The clothes had made me happy, sort of, but the process of choosing them had been arduous and I had had to face once again the fact that I'm the age and shape that I am now, not the age and shape that I was, when I used to ride my bike everyday because I didn't even have a car.
But I had found good clothes, at reasonable prices and I had made good choices. The thing that was so frustrating was that I couldn't get a handle on time. I felt like I was "losing the day" by biking up these stupid hills, with the stupid clothes bag banging against my knee. I needed to get home to my work.
I work at home, in a little office off of our bedroom. I keep myself in there, in the pleasant little space of that small office, for most of the day each day. I love the work. I love talking on the phone and pitching my ideas and hearing stories from other moms and editing the sound files that I record of the interviews I do for MOMbo.
So I was unreasonably mad as I pedaled home. I wanted to already be there. I wanted to already be writing the things I was supposed to write and calling the people I was supposed to call. I was all worked up, pedaling furiously.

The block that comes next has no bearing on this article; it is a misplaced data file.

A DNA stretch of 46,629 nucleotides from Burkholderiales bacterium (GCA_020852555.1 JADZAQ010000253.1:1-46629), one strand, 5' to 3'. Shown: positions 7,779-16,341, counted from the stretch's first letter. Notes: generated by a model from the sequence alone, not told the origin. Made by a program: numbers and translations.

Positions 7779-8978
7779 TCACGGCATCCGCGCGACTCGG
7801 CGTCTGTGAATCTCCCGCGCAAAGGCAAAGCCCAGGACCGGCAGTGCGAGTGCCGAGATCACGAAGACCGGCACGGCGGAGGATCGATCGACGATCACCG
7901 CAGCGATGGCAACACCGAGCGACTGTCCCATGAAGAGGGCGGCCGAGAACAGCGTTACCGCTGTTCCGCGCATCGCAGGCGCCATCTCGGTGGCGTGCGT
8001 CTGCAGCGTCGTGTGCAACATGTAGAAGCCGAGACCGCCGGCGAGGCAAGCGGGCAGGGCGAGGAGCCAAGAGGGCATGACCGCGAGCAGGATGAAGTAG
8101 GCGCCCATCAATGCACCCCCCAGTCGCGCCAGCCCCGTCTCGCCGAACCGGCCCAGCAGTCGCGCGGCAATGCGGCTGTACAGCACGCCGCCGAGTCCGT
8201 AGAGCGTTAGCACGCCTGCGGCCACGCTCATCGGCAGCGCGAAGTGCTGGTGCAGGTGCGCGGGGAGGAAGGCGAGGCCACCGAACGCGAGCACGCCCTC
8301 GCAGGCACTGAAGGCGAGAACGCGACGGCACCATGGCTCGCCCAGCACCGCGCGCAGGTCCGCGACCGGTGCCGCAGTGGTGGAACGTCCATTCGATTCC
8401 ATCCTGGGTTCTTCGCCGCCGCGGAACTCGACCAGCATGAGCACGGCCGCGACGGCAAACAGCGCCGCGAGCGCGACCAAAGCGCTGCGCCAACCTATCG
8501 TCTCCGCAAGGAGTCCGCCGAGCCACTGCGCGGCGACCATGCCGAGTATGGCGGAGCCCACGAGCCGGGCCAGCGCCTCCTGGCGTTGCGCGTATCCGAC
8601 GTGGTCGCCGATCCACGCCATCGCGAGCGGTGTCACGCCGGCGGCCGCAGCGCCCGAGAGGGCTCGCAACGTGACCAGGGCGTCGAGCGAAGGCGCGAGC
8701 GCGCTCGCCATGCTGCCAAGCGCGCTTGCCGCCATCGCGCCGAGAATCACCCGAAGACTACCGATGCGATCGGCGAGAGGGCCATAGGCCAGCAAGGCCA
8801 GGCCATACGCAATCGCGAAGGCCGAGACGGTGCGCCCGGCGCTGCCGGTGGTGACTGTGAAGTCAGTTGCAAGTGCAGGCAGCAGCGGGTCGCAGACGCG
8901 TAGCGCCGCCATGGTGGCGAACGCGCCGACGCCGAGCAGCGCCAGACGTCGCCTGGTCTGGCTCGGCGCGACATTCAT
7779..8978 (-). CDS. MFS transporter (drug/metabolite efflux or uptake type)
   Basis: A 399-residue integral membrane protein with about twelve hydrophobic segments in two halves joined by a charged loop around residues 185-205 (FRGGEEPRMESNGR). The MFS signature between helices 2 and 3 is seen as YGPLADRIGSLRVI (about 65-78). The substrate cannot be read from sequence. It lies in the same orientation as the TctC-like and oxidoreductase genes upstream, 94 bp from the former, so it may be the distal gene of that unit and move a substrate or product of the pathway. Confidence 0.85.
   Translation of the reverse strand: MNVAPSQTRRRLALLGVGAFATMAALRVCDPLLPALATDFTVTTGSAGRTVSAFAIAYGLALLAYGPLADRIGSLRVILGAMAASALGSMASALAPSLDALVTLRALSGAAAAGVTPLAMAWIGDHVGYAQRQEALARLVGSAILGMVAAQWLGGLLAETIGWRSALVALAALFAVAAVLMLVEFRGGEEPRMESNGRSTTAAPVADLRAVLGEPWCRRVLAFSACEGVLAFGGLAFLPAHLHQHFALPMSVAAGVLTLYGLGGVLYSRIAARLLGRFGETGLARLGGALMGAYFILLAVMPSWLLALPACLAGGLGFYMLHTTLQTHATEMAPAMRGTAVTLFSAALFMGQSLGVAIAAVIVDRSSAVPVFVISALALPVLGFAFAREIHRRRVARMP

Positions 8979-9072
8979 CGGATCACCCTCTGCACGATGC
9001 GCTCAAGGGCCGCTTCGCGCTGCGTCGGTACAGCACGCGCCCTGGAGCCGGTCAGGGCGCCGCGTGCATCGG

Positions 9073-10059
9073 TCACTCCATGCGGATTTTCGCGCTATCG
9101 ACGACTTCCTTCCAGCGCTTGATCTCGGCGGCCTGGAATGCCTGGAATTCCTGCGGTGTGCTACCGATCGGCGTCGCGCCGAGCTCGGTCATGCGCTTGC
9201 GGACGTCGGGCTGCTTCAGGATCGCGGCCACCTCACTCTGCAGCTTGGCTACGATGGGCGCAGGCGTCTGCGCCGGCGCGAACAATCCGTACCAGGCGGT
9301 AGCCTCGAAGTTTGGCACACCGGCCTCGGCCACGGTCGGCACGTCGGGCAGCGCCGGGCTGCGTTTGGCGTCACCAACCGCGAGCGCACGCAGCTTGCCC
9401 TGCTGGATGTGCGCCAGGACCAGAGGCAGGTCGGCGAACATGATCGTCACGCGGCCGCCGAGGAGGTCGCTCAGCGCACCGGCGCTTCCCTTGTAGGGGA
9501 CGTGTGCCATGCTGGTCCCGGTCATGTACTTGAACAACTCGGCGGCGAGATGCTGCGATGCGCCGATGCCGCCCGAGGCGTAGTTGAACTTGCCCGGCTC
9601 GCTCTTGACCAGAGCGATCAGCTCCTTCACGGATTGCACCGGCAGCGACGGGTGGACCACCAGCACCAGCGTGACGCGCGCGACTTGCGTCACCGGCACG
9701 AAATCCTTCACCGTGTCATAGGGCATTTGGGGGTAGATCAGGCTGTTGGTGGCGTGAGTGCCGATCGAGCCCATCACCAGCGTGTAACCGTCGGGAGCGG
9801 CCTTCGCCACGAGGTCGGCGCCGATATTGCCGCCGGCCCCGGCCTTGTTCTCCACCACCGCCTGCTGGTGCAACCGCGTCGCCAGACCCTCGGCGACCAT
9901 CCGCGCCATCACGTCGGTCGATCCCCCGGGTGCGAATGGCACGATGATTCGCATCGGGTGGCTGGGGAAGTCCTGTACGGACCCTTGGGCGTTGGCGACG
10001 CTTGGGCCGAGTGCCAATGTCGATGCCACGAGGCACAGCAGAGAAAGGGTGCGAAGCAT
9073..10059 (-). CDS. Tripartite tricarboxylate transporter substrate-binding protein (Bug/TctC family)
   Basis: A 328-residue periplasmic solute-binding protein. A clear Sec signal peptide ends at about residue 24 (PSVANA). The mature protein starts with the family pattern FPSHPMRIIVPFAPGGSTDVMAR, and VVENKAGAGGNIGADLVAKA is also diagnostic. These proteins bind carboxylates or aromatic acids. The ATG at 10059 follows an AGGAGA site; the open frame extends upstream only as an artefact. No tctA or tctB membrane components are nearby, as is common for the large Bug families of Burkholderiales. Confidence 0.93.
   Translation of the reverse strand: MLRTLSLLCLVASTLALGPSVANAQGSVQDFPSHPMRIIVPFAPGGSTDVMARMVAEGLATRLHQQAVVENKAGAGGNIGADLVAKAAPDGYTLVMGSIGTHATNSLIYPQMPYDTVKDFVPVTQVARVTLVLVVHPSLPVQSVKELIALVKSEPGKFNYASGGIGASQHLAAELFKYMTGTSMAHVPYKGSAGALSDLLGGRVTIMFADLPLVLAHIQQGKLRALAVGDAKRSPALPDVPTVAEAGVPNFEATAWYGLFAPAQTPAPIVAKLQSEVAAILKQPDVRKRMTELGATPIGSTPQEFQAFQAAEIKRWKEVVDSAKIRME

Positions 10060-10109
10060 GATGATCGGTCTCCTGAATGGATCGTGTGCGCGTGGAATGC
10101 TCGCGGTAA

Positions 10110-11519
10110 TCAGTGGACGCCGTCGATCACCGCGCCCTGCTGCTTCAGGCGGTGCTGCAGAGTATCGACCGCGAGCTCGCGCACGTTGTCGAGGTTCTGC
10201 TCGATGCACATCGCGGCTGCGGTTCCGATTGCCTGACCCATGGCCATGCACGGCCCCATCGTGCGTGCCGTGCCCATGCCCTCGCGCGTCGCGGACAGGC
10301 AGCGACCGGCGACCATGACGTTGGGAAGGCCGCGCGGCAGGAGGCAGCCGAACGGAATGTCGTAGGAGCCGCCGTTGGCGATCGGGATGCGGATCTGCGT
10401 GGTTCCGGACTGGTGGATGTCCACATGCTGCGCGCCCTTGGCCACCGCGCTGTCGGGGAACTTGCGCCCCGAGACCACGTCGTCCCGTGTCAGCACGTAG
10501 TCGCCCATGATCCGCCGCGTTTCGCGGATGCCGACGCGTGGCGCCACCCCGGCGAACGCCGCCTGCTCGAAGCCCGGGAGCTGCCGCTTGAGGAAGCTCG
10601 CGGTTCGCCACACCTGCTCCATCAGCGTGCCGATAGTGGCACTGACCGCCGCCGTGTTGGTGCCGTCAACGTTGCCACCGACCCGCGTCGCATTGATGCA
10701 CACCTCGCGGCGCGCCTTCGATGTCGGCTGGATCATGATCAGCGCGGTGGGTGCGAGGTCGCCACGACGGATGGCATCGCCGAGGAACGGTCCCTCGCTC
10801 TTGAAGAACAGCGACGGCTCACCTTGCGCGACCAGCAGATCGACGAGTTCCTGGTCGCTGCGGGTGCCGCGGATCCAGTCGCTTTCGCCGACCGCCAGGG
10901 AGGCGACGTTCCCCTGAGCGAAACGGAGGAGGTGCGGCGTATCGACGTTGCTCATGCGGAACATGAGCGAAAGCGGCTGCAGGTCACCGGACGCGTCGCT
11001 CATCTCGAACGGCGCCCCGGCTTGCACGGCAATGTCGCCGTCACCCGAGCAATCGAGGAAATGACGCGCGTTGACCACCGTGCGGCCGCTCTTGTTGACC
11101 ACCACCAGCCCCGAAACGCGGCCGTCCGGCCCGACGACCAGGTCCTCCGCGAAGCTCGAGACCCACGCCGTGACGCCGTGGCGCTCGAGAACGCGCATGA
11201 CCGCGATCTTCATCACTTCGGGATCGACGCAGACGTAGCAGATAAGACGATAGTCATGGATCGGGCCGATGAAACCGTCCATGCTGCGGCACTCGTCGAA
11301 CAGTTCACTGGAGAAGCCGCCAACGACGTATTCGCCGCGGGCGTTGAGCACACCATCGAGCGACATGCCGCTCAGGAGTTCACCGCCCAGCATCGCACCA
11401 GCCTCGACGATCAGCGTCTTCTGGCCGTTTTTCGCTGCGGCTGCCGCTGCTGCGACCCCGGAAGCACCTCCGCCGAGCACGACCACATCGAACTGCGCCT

I think because my days are bookended by my motherhood I feel an essential urge to always make the most of my time. I think most mothers feel this way. I see us, working hard to stay on task, working hard to "get things done." The mothers I know who have jobs at offices and restaurants and schools are focusing, focusing to get their work done in order to be able to get home to take care of their children. Their children have all kinds of needs. So the work life of the mom extends far into the night, as she prepares dinner or goes school supply shopping or answers questions about math homework or holds the baby who has a fever.
I calmed myself down by thinking of all the mothers I know who were meeting deadlines at that moment at their jobs. All the moms I know who were hustling the food to the table at a restaurant or pouring batter into pans at a bakery or typing their final draft of their report to their manager, or giving a lesson, seated on a little chair in front of small students. I thought about how lucky I was to have the job that I have. I thought about how good the new clothes were going to look on me and how I'd probably look better in these clothes if I biked everyday instead of driving around in my van.
When I got home I checked all my voice mail. I checked my email. I made a big list. I ate tortilla chips and drank a huge glass of water and put my clothes on my bed to put away later. I had a big slice of chocolate cake. I crouched over my computer and tried to catch up, catch up... looking at the clock. I have an hour til the girls get home from school. My cheeks feel flushed from the cold clear air. I have to get on the phone again. I have to edit one more piece.
posted by Nanci Olesen @ 3:16 PM